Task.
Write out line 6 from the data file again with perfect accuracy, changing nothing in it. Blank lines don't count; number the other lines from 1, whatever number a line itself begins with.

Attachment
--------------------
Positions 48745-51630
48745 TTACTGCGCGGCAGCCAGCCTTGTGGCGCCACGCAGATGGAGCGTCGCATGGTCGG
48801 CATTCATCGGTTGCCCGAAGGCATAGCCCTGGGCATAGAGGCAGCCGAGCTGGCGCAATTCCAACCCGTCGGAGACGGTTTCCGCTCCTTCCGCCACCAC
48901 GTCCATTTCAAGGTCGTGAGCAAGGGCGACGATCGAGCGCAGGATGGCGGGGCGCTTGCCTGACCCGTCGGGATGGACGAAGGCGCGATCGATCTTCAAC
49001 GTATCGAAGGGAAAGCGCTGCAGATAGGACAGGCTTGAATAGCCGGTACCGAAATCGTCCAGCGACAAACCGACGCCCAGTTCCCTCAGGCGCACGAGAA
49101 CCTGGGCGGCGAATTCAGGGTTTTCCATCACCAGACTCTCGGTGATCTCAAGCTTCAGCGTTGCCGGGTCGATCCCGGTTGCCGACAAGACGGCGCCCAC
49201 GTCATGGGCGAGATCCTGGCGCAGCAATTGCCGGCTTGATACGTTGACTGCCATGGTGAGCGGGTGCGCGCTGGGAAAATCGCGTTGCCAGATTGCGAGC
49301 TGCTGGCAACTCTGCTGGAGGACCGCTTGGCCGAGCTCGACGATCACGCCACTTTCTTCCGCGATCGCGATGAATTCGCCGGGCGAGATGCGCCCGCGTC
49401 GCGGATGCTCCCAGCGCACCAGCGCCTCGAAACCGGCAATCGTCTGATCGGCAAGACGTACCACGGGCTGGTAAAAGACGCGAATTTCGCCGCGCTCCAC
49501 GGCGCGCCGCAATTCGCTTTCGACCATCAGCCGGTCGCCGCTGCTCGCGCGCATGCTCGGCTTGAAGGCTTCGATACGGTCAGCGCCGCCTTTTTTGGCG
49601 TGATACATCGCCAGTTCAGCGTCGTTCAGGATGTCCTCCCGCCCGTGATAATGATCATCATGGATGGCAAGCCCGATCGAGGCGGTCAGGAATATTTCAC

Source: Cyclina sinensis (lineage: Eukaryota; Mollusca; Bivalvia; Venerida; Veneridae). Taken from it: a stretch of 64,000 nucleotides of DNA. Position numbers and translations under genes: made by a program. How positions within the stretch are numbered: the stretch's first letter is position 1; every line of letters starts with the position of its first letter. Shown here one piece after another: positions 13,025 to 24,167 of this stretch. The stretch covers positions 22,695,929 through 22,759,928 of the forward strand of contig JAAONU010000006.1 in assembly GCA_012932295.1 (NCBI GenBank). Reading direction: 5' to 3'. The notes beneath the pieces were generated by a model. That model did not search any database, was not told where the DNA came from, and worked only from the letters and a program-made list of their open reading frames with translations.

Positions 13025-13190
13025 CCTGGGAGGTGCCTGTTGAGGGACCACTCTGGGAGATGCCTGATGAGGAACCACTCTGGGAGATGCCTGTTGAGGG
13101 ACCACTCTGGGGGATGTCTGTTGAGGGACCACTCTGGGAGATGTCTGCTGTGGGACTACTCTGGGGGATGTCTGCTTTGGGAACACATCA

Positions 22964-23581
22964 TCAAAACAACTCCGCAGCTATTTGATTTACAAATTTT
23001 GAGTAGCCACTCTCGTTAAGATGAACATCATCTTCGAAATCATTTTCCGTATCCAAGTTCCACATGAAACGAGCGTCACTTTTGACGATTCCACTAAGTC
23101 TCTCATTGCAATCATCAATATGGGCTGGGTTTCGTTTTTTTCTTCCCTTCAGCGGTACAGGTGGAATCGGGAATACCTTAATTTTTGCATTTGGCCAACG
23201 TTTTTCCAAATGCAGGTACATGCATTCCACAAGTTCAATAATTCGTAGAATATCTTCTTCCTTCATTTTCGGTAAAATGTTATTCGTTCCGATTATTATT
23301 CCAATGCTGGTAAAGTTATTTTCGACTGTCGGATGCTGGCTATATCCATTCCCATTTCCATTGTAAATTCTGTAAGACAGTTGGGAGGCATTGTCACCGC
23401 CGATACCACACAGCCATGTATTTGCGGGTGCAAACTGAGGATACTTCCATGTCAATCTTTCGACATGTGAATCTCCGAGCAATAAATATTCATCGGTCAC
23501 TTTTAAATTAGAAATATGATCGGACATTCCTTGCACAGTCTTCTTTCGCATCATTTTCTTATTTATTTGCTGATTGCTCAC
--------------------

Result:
49101 CCTGGGCGGCGAATTCAGGGTTTTCCATCACCAGACTCTCGGTGATCTCAAGCTTCAGCGTTGCCGGGTCGATCCCGGTTGCCGACAAGACGGCGCCCAC